The internal circulation direct hydraulic two-platen clamping system opened a new era of the development of the injection molding machine. This paper established the hydraulic system models for the internal circulation clamping system by AMESim. Displacement of the moving platen, pressure in the mold-clamping cylinders and flow in the internal circulation valves were calculated. The simulation results showed that the system design was reasonable and reflected the real dynamic characteristics of hydraulic system. The modeling and simulation for the internal circulation two-platen injection molding machine laid the foundation for further studies.
A Study of Two Processing Induced Part Failures
Of the four pillars required for the successful development of a plastic part; material selection, part design, processing, and service environment, processing is often assumed to be the most controllable. Even when the service environment has been properly defined, the best design principles implemented, and the appropriate material selected, seemingly insignificant changes in processing can grossly and adversely affect an otherwise well developed product. This paper will explore two case studies where the failure of the parts can be traced directly back to changes in the processing parameters and how these changes ultimately predisposed them to premature failure.
Foamcore Blow Molded Structural Components for Transportation Applications
With emphasis on weight reduction throughout the transportation industry, there is a renewed effort to remove as much mass as possible to improve vehicle performance.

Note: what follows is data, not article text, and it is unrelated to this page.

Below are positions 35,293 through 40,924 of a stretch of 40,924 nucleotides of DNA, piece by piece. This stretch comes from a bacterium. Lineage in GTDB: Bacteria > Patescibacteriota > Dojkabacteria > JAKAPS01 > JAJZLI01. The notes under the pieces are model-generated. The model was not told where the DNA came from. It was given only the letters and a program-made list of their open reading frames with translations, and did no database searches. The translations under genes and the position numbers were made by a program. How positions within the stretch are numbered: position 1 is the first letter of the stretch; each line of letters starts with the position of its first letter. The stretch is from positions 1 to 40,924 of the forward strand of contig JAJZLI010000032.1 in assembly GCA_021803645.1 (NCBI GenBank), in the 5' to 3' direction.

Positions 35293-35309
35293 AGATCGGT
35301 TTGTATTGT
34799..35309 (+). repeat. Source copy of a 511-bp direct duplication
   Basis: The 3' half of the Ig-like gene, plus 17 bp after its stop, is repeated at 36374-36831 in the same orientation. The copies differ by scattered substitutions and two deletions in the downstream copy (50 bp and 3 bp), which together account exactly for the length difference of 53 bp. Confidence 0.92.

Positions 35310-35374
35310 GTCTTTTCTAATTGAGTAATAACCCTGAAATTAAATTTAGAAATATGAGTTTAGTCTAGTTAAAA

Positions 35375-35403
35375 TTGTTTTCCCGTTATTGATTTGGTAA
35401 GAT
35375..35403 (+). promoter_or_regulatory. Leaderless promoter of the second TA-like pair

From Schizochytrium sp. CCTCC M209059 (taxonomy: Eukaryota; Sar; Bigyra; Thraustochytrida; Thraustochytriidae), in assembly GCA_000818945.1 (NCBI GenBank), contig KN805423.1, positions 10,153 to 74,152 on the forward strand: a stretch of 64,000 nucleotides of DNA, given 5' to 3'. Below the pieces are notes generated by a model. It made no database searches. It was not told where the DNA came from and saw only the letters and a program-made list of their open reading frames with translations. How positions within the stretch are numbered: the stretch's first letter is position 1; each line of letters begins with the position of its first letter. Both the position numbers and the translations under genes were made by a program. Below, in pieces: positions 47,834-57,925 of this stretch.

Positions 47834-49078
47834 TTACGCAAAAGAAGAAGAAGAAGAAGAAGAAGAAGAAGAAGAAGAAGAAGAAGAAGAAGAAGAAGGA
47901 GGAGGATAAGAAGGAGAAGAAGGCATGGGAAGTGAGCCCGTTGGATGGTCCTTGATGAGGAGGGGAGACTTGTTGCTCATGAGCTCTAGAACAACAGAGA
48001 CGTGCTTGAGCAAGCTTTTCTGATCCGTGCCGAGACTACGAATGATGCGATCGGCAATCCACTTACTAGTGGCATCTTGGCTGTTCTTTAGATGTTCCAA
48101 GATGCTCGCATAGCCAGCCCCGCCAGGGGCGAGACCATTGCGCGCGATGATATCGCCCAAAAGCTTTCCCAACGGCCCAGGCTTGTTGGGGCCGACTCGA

JSP has developed and optimized a blow molding process that combines traditional blow molding with an injection molded particle foam core. This process; called Foamcore, utilizes traditional blow molding equipment combined with a particle foam injection unit to produce a composite blow molded part with a solid foam core.
JSP?s Foamcore technology allows for simpler designs, higher strength to weight ratios, lower part weight, all while using exiting tooling (with minor modifications). Multiple polymers can also be used including Polypropylene, Polyethylene, Polystyrene, etc. for both skin and core materials.
This paper will describe recent advancements of this technology, and how they allow for improved mechanical properties to be realized in the area of transportation applications for structural and semi-structural components. Other features discussed include improvements in thermal insulation, sound abatement, as well as recyclability and End-Of-Life requirements.
Developments in the Production of High Surface Area Fibers and Nonwovens for Filtration